During a perfunctory hearing held on Thursday, June 2, members of the New York Senate Finance Committee quickly voted to move Senate Bill S5302 through to the next phase of the legislative process.
The bill, which was first put forth by chief sponsor John J. Bonacic in May of 2015, calls for the creation of a legalized and regulated online poker industry within New York State. As part of Thursday’s basic up and down vote, which involved no formal debate and only a brief comment session, 20 legislators voted aye against eight votes against.
Of the 20 votes in favor of the iPoker bill, however, eight were officially cast “with reservations,” signaling that many lawmakers in the state are still on the proverbial fence when it comes to this contentious issue.
One member of the Senate Finance Committee who openly expressed hesitation as to the prospects of reviving online poker in New York was Senator Liz Krueger. Before voting against Senate Bill S5302, Krueger commented to her colleagues on the industry’s “broad ramifications” for the state, while also calling for public hearings to allow community members to make their voices heard.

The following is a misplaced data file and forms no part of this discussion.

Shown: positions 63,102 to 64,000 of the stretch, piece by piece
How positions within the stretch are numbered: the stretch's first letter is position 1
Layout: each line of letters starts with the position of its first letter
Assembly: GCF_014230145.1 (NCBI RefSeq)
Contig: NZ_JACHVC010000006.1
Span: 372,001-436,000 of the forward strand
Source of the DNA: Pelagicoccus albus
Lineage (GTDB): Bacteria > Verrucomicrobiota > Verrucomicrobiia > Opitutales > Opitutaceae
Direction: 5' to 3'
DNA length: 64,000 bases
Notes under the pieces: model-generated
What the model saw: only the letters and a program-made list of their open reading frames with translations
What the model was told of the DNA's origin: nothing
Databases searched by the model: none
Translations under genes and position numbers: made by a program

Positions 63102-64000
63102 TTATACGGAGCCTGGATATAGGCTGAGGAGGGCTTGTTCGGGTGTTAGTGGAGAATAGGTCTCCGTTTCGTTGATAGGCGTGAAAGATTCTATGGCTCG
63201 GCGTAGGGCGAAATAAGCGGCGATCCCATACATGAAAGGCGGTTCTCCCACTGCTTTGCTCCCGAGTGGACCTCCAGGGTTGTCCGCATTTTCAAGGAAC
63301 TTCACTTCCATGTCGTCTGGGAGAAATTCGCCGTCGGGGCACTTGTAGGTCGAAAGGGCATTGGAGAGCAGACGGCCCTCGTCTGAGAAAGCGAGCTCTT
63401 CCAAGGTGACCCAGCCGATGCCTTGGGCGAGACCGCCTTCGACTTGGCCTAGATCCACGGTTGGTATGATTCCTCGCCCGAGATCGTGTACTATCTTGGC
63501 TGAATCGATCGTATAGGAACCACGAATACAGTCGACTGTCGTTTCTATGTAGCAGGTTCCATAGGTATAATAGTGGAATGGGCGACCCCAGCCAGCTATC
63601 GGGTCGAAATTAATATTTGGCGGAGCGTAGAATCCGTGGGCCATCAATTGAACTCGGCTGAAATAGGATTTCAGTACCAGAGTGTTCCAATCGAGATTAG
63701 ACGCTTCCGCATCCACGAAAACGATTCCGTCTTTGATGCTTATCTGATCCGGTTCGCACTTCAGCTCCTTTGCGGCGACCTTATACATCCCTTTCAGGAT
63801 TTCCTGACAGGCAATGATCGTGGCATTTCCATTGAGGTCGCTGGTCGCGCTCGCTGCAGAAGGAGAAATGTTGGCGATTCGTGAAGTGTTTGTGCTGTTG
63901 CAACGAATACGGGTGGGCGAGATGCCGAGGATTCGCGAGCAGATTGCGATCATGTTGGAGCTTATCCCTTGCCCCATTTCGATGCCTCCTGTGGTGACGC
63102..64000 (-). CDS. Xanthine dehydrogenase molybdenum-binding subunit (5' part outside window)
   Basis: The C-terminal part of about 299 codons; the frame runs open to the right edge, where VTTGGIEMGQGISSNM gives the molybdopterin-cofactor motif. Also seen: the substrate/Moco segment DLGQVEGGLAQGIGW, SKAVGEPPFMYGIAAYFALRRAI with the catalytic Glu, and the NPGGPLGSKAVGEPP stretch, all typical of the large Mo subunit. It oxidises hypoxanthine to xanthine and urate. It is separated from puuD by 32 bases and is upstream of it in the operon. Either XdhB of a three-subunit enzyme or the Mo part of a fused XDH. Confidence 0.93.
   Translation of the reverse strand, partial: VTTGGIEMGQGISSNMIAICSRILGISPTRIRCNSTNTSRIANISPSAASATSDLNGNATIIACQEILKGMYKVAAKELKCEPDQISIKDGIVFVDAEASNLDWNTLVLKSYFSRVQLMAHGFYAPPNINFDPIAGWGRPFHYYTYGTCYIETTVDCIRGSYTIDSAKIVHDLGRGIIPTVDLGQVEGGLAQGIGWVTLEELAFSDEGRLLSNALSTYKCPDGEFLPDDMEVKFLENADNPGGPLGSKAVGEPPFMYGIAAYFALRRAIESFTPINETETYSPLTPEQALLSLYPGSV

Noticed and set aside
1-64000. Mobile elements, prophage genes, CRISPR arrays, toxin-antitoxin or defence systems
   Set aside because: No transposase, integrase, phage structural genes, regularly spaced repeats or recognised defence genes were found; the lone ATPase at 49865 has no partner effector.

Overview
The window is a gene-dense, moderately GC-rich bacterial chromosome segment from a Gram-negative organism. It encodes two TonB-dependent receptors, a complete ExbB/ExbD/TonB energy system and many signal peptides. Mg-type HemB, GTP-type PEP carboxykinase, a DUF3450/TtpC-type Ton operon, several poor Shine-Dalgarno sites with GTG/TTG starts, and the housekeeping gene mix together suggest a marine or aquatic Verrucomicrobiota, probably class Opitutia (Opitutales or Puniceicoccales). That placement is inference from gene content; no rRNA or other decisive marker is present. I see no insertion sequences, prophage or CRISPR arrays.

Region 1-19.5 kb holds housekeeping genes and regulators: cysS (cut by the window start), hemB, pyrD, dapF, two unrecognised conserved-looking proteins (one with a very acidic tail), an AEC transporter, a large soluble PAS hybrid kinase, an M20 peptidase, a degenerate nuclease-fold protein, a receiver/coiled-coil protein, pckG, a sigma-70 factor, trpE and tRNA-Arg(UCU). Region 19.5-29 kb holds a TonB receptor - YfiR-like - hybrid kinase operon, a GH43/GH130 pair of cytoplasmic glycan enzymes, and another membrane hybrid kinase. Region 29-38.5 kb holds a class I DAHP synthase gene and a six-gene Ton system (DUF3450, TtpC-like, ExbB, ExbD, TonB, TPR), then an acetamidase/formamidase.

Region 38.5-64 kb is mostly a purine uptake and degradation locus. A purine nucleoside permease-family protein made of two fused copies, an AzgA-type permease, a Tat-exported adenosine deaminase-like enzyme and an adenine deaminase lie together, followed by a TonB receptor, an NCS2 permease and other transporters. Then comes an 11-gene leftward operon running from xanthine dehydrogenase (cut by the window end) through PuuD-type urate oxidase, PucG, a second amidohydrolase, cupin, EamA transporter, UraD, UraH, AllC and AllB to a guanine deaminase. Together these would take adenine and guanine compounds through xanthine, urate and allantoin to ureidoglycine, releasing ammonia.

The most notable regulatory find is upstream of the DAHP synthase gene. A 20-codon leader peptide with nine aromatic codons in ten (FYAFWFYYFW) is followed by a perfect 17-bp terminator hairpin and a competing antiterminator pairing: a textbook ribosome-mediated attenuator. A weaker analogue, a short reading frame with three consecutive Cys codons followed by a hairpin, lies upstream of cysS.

Industry insiders and political watchdogs in New York have tempered their optimism, even in the wake of Thursday’s successful committee vote. Despite the bill having passed two committee votes thus far – following a 9-0 approval by the Senate Racing, Gaming and Wagering Committee in February – the legislature has not held any full hearings to properly discuss and analyze the legislative language.
The widespread consensus to this point is that Thursday’s committee vote was simply a holding pattern of sorts, meant to keep Senate Bill S5302 on the table until a broader push towards iPoker legalization can be made in 2017.
Senator Bonacic, for his part, appeared on Time Warner Cable News on Monday, June 6 to discuss the future of his bill.
Among the arguments Senator Bonacic delivered while advocating for Senate Bill S5302 were the oft cited issue of consumer protection. As has been widely documented, players seeking to gamble real money on poker via the internet already have access to unregulated sites operating from offshore.
As stated by Senator Bonacic, with millions of dollars being funneled from New York gamblers to these other online poker platforms, “why not regulate it?” in a dual effort to safeguard consumers while also generating income for the state’s coffers.
Another point of encouragement put forth by Senator Bonacic during the interview concerns New York’s loosely affiliated network of brick and mortar casinos and racetrack-based “racinos.” According to Senator Bonacic, “all of the gaming interests want” online poker, a fact confirmed by letters sent to the Senate on behalf of the state’s nine major racino operations which call for passage of Senate Bill S5302.
Currently, no date has been scheduled for a full Senate hearing on New York’s iPoker bill. Considering the most recent committee vote, however, along with Senator Bonacic’s renewed calls for public support, momentum may be building toward a vote being held sooner than previously expected.